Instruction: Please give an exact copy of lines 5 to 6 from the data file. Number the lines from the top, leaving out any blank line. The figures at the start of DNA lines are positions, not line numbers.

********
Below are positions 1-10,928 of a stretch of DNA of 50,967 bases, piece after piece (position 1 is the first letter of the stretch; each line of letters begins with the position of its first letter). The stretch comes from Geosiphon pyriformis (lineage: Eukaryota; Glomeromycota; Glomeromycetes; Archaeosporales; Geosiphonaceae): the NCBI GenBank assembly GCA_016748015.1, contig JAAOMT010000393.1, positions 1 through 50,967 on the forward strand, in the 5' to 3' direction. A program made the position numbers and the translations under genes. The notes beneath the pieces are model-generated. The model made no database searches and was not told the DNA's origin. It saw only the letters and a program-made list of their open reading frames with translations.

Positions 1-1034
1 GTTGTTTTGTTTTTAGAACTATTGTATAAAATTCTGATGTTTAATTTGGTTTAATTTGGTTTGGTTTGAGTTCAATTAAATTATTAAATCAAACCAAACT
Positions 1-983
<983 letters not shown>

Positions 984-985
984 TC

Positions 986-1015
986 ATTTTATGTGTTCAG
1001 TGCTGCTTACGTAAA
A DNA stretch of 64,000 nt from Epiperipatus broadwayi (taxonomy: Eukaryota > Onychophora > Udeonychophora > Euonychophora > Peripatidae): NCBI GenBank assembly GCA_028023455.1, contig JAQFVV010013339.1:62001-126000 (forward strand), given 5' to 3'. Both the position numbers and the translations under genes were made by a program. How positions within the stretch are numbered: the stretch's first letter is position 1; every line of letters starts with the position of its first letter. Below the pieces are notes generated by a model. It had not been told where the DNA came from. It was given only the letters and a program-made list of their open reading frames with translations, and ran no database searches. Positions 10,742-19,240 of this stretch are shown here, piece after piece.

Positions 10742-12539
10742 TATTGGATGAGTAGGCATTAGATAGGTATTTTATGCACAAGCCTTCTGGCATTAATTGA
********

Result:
<983 letters not shown>

Positions 984-985